Once you connect a payment processor, you can also adjust your store’s currency. While this is just fine for smaller local markets, larger markets that cover multiple countries are also limited to the single currency you select. This can be a major dealbreaker when considering the potential for customer confusion and conversion charges, so you’ll want to consider your company’s current position and future goals before you start entering your products.
E-commerce doesn’t just thrive on products though; you also need to build a functional site alongside them. Squarespace’s design tools use the normally stifling block system WYSIWYGs are notorious for, but they execute this idea much more effectively by giving you two key components alongside them: options and flexibility.
Your block options are broken up into a few categories to make them easier to navigate, including basics like text, images, and videos, image layouts, galleries, charts, social media, and more. There are also some premium buttons for things like restaurant menus, online scheduling, and Amazon product placement. As with the commerce area, most of these premium features actually operate during the trial, so you can assess their usefulness before paying Squarespace so much as a penny.
The best surprise was how designer-friendly the blocks are compared to environments like Weebly. I know it looks like I’m picking on them in this section, but when you pit Weebly’s aggravating interface against Squarespace’s abilities to resize blocks, easily place them where you intend them to go, and move them if you wish to try them in another spot, it’s like seeing all my wishes from that platform review being brought to life.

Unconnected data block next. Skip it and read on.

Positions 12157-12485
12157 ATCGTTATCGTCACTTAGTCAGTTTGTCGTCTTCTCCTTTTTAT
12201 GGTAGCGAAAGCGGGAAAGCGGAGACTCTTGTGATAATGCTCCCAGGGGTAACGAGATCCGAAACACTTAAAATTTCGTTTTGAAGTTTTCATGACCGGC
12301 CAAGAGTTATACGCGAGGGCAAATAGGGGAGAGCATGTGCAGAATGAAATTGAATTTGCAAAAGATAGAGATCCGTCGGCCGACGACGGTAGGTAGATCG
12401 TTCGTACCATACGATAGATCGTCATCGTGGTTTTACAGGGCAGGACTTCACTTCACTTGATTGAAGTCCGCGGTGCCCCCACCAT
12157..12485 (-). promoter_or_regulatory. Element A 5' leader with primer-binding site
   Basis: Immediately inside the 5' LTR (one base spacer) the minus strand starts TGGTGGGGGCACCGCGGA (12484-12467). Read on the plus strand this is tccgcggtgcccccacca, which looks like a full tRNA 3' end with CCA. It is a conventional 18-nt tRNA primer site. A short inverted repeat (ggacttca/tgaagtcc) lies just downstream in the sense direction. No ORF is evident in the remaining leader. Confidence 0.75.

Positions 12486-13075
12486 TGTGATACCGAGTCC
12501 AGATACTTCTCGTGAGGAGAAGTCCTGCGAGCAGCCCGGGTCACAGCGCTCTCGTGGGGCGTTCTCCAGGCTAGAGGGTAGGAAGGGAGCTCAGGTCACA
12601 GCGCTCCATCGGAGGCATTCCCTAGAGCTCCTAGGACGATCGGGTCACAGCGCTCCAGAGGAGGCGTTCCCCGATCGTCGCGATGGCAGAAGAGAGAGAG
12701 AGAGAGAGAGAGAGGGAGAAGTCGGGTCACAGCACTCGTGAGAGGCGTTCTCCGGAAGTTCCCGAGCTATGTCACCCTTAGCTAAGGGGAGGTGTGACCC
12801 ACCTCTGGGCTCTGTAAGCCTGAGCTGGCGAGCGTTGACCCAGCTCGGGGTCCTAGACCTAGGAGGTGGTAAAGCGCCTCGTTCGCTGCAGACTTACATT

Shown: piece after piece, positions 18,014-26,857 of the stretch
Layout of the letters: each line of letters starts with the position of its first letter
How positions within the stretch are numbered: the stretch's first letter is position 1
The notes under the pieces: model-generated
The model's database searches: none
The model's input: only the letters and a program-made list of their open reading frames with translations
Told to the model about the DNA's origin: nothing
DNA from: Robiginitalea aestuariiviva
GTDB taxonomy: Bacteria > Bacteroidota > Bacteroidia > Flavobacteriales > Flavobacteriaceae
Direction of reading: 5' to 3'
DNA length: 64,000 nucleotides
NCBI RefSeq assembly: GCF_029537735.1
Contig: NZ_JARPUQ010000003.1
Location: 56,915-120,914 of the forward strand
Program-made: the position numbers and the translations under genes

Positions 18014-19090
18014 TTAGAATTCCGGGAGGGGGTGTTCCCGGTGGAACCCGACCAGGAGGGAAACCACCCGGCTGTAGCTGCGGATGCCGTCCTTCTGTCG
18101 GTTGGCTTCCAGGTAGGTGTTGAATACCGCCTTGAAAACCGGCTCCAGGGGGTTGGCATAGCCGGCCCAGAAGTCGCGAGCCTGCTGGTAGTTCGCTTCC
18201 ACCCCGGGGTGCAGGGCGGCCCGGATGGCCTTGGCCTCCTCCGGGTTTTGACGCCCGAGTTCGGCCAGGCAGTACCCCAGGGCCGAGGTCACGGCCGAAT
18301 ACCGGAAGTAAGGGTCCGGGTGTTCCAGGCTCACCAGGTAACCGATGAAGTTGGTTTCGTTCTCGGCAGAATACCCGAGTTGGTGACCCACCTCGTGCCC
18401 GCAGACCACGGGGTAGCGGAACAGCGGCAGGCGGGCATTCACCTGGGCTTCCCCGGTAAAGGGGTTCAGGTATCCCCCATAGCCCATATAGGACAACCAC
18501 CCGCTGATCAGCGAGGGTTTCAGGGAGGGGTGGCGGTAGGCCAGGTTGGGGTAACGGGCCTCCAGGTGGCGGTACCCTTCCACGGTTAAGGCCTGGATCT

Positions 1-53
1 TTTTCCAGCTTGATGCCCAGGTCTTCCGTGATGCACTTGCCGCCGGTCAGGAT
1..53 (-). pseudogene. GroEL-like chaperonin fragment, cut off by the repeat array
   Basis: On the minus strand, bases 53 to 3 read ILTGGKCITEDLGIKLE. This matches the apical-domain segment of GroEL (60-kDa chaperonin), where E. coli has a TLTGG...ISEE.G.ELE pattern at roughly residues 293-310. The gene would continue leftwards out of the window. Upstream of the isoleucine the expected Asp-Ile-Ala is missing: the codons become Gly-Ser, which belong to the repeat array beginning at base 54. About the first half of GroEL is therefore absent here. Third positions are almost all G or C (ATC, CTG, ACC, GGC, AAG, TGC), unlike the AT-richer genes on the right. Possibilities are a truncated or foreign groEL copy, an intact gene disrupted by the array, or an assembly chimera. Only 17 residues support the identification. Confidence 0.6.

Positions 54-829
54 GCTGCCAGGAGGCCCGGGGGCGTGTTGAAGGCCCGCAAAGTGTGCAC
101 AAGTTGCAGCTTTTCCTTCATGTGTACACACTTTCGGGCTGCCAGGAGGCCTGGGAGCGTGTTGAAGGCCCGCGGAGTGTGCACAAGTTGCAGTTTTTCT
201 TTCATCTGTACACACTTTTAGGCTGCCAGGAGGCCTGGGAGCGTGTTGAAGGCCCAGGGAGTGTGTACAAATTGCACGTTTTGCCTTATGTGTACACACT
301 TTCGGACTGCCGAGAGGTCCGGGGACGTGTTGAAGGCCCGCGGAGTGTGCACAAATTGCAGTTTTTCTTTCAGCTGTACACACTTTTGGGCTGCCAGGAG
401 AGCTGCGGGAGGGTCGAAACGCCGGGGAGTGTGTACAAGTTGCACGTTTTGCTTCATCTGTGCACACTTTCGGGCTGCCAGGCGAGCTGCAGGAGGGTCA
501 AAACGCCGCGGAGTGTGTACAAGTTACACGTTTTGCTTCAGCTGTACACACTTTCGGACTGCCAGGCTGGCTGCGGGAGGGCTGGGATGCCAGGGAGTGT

Sadly, this flexibility does not extend to mobile and tablet views. I would have preferred a separate mobile editor like those you’d find with Wix or Duda, as entrusting an automatic mobile configuration is akin to playing Russian roulette with your layout, but between their advanced mobile styles for most templates and comprehensive guide for keeping your site mobile-friendly, Squarespace has invested some serious effort to help you minimize your risks.
If you find your original template to be lacking after spending some time with it in the design editor, you’ll be happy to learn that changing templates is fully possible within Squarespace’s environment. I don’t recommend trying to wing it without this cheatsheet though – the process is not especially intuitive if you intend to preserve your content between templates.
Fortunately, you also don’t have to go into a new template blind. You can see how your content will transition prior to confirming your change, ensuring you aren’t going to be handed a disaster that will take more time to fix than simply starting from scratch.
Our last item of note here is the blogging platform, which has been clearly modeled after WordPress. Categories, tags, the ability to save drafts, and the ability to have multiple contributors were pleasant surprises. My favorite feature has to be the ability to use Squarespace’s block system for posts though. Everything you need to create and arrange top-quality posts is present within it, lowering the learning curve and making the experience pleasant for new and experienced bloggers alike.
Squarespace has also created a short tutorial series showing how to create an online store through their platform. You can check out the first in their 4 episode series below.
How accessible is Squarespace’s hosting platform? Rating – 4/10